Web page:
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Nebraska Counties

There is ninety-three counties in state of Nebraska. Despite the fact that Sarpy County contained the oldest settlement in the state, it was one of the last lands along the river to be recognized by law. Finally, on February 1, 1857, the land "where the cities meet the country" was officially created.

Washington County, Nebraska

Washington County Education, Geography, and HistoryWashington County, Nebraska Courthouse

Washington County is a county located in the state of Nebraska. Based on the 2010 census, the population was 20,234. Its county seat is Blair.

Washington County is included in the Omaha-Council Bluffs, NE-IA Metropolitan Statistical Area

Etymology - Origin of Washington County Name

Washington County's first boundaries were established by the Territorial Legislature on Feb. 22, 1855, the anniversary of President George Washington's birth. Thus, the county was named in his honor.


County QuickFacts: CensusBureau Quick Facts

Washington County History

Like many of those counties bordering the Missouri River, Washington County's history dates back to the early 19th century. On Aug. 3, 1804, Merriwether Lewis and William Clark held council with six Indian chiefs on the western banks of the Missouri River. The site became known as "Council Bluffs." At the suggestion of Lewis and Clark, this same site later became Fort Atkinson in 1819.

Fort Atkinson, the first Union military post in Nebraska, was intended to bring peace with the Indians and discourage British encroachment on fur trading with Canada. It was once the largest military post of its day, as troops stationed there numbered over 1,100. The fort served the Midwest until 1827, when it was abandoned. Eventually the community of Fort Calhoun was established on the site.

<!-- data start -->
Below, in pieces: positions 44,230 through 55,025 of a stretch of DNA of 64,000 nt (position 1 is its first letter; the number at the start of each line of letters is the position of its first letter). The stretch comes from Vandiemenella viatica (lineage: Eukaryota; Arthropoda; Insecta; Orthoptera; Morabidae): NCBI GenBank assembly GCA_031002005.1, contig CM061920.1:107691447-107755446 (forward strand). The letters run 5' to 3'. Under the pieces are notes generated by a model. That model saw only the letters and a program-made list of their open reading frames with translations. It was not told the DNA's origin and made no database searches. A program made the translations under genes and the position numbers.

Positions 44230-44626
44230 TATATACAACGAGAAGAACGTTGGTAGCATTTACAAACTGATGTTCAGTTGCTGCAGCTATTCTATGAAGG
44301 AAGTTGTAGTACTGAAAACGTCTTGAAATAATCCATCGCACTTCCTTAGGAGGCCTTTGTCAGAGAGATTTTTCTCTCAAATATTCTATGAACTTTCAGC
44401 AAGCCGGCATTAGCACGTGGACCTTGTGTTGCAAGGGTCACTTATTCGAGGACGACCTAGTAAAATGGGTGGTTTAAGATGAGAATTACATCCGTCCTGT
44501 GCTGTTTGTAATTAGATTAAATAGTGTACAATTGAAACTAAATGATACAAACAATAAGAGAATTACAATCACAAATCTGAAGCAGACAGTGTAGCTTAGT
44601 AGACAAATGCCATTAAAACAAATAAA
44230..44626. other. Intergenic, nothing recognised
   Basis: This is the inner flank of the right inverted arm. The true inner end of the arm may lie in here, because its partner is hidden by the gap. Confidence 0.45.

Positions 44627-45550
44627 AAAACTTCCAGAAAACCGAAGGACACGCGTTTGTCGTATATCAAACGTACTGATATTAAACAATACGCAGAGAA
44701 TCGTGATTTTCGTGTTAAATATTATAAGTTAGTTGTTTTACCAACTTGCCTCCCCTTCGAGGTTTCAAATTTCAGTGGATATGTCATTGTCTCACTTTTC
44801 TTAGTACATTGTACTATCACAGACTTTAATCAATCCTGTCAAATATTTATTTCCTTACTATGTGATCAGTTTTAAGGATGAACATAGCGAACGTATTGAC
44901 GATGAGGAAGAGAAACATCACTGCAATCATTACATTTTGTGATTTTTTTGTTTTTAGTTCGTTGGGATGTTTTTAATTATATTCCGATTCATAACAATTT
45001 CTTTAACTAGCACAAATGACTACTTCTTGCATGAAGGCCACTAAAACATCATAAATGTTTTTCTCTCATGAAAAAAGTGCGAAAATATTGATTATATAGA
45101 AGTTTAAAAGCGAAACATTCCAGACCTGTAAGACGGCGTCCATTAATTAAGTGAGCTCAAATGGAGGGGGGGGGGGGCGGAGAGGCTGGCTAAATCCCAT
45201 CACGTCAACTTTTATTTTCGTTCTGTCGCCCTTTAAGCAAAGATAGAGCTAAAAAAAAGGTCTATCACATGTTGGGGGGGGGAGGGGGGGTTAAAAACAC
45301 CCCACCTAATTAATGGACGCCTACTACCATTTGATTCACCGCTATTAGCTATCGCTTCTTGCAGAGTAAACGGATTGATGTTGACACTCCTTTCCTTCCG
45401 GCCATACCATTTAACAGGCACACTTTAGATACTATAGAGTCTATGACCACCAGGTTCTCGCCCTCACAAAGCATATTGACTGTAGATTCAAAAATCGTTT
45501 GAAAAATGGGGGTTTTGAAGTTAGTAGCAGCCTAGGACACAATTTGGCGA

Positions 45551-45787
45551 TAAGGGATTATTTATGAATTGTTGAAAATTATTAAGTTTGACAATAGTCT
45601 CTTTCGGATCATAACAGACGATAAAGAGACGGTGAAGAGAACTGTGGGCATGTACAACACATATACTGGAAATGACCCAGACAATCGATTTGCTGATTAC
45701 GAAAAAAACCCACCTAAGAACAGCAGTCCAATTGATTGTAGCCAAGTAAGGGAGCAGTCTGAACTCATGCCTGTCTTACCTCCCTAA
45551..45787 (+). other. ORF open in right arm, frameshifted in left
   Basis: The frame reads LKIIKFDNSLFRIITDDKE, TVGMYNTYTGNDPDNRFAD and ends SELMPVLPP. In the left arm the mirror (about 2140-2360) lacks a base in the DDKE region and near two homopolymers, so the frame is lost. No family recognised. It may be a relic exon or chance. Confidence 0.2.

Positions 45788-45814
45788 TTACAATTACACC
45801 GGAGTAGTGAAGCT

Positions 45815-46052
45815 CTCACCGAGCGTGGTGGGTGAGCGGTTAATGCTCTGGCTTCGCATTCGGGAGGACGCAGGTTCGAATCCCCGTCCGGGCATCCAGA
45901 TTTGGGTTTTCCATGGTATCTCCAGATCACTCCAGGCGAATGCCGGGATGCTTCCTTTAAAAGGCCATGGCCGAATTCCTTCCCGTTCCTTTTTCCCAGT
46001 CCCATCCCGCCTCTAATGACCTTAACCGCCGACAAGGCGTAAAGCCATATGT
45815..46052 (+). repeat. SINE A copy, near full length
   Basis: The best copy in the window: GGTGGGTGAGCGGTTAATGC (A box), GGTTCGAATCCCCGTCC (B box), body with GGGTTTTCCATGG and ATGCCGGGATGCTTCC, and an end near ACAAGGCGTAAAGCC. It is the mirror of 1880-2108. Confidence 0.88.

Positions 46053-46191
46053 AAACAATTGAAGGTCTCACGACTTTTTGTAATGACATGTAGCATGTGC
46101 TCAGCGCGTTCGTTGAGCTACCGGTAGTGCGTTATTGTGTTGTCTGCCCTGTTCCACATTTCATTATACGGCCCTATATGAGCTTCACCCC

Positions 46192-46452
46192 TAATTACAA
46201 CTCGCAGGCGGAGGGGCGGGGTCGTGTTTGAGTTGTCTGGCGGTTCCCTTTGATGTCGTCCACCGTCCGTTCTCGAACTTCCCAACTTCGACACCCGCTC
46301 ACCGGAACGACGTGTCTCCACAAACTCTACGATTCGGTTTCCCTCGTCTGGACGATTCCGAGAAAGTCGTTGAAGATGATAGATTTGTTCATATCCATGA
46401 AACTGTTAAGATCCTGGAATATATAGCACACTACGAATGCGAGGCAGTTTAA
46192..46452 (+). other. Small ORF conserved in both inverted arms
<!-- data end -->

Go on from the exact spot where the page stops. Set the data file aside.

Washington County's first boundaries were established by the Territorial Legislature on Feb. 22, 1855, the anniversary of President George Washington's birth. Thus, the county was named in his honor. Fort Calhoun was selected as the county seat. When the boundaries were redefined three years later, the county seat was moved to DeSoto. In 1869, by a popular vote, Blair was selected as the county seat. The present courthouse was completed 20 years later at a cost of about $50,000. Several additions have been made to the courthouse over the years.

Washington County was originally slated to be the home of Nebraska's State Capitol. In 1855 the town of Fontanelle, located in the western section of the county and named after Omaha Indian Chief Logan Fontanelle, was platted expressly for this purpose. It also was the first home of Nebraska University. Plans for both eventually stalled and both facilities ended up being built in Lincoln.

Just as it does today, farming played a key role in the early years. The Mormons farmed in the south part of the area in 1847 and 1848 to supply food for their brethren who were traveling to Utah. It was reported that soldiers stationed at Fort Atkinson once grew 20,000 bushel of corn.

Geography: Land and Water

As reported by the Census Bureau, the county has a total area of 393 square miles (1,020 km2), of which 390 square miles (1,000 km2) is land and 3.2 square miles (8.3 km2) (0.8%) is water.

It is the fifth-smallest county in Nebraska by area.

Neighboring Counties

Bordering counties are as follows:

  • Burt County - north
  • Harrison County, Iowa - northeast
  • Pottawattamie County, Iowa - southeast
  • Douglas County - south
  • Dodge County - west


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